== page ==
In my opinion, the resources put into asking the question, and then answering it in a well defined manner, taking into account expert opinion, is a needed objective, if Sri Lanka is to maximize on the true potential of our children. There is no point paying for a child through his University years, with books and living costs, if he is unable to find a job at the end of it. It is better to set up the framework where there is a definite method of living, where he can even borrow needed funds to achieve, knowing he can repay, and then some.

Friday, April 5, 2013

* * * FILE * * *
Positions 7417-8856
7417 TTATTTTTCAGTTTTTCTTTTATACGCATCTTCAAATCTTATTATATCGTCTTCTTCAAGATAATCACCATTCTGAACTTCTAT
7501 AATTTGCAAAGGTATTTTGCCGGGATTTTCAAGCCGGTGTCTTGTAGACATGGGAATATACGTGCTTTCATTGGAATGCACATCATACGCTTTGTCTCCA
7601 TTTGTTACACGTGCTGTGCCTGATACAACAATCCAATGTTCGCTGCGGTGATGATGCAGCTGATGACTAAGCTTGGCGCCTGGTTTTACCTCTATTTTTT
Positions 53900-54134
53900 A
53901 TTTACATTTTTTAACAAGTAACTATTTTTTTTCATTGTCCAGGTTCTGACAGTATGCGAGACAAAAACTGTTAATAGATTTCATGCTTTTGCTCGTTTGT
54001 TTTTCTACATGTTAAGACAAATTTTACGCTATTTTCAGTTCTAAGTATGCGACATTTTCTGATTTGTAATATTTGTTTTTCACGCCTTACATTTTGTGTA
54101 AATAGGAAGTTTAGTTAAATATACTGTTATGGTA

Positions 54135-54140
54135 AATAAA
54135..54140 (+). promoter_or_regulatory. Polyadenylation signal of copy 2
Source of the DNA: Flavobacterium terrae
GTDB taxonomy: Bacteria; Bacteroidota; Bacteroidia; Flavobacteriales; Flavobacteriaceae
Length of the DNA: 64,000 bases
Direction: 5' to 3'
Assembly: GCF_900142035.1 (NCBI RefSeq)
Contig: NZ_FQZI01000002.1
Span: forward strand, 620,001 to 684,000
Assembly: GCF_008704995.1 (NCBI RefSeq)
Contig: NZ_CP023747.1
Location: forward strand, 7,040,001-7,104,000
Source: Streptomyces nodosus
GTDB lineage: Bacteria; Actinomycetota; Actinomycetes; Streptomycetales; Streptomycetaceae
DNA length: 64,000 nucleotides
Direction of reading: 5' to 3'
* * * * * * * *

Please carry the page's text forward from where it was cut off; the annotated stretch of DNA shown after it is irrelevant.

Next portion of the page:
The Electricity tariff hike – what it means to the lower income families

There is a raging debate about the ethics and the basis of the huge rise in Electricity, which will see the poorest families of Sri Lanka, assumed to be in the under 60 units of usage a month (as opposed to my household which uses over 200 units on average!) have to pay a whopping 50% increase as compared with the bill they received in March.

This is because their rate has been hugely subsidized by the state where they pay something like (my figures are illustrative only to make the point) Rs15 per unit, and I pay over Rs40 per unit for ALL units I consume, and is not a step up rate. The minute you get on to the next tier, you pay at a higher rate for the whole number. My electricity bill is likely to rise by about 20% from Rs10,000 a month to Rs12,000 a month, while someone using 60 units is likely to see a bill rise from Rs1000 a month to Rs1500 a month.(an increase of 50%)